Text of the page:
Displaying a user control for a targeted graphical object

- IBM

A graphical processor, method, and/or computer program product controls a display of user controls on a graphical user interface. A display tool displays a screen view of a data image on a display, where the screen view includes one or more graphical objects. A magnifier tool displays a zoomed-in view of a portion of the screen view, where the zoomed-in view is superimposed on the screen view, and where the magnifier tool is enabled to display a zoomed-in view that is not part of a current screen view. A crosshair tool targets a graphical object in the zoomed-in portion of the view. A decoration tool displays a user control for a targeted graphical object.

Skip to: Description  ·  Claims  ·  References Cited  · Patent History  ·  Patent History

Description

BACKGROUND

The present invention relates to a method and apparatus for data visualization. In particular, the present invention is related to visualizing and interacting with two-dimensional (2D) representations of large data sets that are constrained by the limited size and resolution of interactive displays such as computer monitors, mobile device screens and other presentation devices.

The use of visualization techniques to graphically represent large amounts of correlated data in a 2D space is widely adopted in domains that includes, but are not limited to, geo-locating data on a map, drawing schedules on a time line, plotting flow charts, network topologies and so forth. Although every visual representation maps between raw data and the 2D space, some mappings are more efficient than others. Yet, they all are constrained by the device screen in which they are being displayed. Additionally, the larger the data set is, the bigger the corresponding visual model will be.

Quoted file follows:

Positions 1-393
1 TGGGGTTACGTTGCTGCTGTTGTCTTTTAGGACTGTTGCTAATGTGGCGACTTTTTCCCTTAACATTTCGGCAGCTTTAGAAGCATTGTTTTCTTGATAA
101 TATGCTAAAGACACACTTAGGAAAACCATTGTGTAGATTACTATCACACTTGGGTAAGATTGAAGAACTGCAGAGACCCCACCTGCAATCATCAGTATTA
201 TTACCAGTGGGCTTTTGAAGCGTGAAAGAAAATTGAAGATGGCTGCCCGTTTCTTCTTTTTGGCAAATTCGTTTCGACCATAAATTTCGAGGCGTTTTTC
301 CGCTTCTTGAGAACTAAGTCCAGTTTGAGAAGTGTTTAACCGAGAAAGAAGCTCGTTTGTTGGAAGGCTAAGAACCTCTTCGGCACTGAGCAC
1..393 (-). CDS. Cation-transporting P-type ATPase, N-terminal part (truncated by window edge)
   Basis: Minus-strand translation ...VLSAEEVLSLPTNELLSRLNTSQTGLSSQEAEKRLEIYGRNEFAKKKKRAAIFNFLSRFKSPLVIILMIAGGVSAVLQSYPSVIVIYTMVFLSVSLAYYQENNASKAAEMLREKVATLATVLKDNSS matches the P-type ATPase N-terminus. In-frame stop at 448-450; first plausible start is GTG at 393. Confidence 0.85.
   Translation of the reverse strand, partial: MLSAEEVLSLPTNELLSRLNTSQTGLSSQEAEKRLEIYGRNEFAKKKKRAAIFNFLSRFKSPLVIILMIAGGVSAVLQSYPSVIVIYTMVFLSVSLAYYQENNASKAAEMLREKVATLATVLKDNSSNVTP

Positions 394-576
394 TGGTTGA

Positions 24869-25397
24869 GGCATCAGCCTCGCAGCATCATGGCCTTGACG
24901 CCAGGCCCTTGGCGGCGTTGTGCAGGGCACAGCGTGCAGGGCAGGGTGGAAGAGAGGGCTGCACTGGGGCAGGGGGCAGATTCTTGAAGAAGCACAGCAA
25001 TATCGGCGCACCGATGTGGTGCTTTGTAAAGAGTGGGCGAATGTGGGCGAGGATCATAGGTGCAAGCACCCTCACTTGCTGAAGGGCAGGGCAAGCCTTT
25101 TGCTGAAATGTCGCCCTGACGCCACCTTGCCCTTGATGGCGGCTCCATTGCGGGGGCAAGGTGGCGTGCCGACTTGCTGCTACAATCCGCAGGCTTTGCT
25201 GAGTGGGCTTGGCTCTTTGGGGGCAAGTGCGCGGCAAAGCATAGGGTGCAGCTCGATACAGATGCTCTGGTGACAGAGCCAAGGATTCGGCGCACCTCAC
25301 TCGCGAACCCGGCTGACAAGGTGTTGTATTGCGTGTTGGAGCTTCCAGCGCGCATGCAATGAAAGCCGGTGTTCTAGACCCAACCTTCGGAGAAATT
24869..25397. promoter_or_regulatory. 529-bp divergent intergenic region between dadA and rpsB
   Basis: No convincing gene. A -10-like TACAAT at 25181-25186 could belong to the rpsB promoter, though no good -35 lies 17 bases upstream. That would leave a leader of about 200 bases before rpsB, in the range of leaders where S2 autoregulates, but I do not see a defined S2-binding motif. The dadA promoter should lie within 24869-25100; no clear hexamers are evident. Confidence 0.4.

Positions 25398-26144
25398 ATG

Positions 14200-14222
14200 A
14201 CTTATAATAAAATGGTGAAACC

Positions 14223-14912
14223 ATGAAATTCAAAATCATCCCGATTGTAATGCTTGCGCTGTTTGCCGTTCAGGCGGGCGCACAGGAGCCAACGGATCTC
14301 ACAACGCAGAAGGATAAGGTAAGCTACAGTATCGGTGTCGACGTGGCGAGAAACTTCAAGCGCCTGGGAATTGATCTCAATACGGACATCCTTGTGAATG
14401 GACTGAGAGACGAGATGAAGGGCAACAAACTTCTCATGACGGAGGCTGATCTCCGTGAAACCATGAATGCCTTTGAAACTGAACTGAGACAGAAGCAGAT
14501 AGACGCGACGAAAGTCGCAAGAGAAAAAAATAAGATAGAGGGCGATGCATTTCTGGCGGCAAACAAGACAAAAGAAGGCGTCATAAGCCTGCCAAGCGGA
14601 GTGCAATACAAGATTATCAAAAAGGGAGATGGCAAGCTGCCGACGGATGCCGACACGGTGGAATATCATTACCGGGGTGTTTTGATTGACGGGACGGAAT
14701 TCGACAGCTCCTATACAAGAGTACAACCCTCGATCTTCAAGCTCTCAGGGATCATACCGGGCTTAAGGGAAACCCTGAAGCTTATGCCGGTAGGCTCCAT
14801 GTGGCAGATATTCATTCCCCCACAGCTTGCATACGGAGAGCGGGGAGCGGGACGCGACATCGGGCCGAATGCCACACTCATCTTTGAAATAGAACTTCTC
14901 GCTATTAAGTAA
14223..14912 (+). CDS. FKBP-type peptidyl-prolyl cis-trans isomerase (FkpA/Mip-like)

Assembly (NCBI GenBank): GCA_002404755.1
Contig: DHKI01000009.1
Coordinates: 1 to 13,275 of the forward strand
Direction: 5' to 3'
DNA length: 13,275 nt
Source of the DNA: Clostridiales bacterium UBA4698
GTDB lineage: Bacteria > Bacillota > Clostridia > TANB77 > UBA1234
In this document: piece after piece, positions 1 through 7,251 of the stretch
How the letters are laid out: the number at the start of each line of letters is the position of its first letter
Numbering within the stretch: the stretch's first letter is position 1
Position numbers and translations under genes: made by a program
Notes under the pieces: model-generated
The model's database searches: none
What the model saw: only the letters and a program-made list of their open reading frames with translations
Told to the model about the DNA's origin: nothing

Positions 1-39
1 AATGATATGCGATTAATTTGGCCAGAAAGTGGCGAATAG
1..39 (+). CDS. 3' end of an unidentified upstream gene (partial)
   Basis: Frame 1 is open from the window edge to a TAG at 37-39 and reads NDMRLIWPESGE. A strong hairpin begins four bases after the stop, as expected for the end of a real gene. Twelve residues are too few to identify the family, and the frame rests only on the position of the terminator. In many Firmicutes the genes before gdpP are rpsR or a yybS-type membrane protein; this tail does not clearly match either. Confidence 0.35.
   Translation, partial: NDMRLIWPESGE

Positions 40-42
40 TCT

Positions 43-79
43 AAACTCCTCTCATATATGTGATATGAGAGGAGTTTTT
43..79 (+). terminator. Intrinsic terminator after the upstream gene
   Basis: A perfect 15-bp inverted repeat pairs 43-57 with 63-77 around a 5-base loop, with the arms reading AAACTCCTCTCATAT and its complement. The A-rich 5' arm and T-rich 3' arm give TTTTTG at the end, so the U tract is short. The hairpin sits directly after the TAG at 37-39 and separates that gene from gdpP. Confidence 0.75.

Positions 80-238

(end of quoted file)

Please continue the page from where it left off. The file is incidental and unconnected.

While technology improvements and mass production make larger computer displays more affordable, portable networked devices with smaller screen real estate are quickly becoming part of people's daily life and an important way to access data while on the go. For those devices, which includes ultralight laptops, slate computers and mobile phones, 2D visual representations may be inefficient and cumbersome to use as the large models have to be highly compressed to fit the smaller screens, which makes it difficult to read and manipulate the data, requiring excessively repetitive transitions between a whole (and compressed) view of the data and a zoomed (and short-sighted) interactive perspective.

SUMMARY

A graphical processor, method, and/or computer program product controls a display of user controls on a graphical user interface. A display tool displays a screen view of a data image on a display, where the screen view includes one or more graphical objects. A magnifier tool displays a zoomed-in view of a portion of the screen view, where the zoomed-in view is superimposed on the screen view, and where the magnifier tool is enabled to display a zoomed-in view that is not part of a current screen view. A crosshair tool targets a graphical object in the zoomed-in portion of the view. A decoration tool displays a user control for a targeted graphical object.

BRIEF DESCRIPTION OF THE DRAWINGS

Preferred embodiments of the present invention will now be described, by way of example only, with reference to the following drawings in which:

FIG. 1A and FIG. 1B are examples of graphical user interfaces on a mobile device in use for interacting with a data set;

FIG. 2 is a deployment diagram of the preferred embodiment;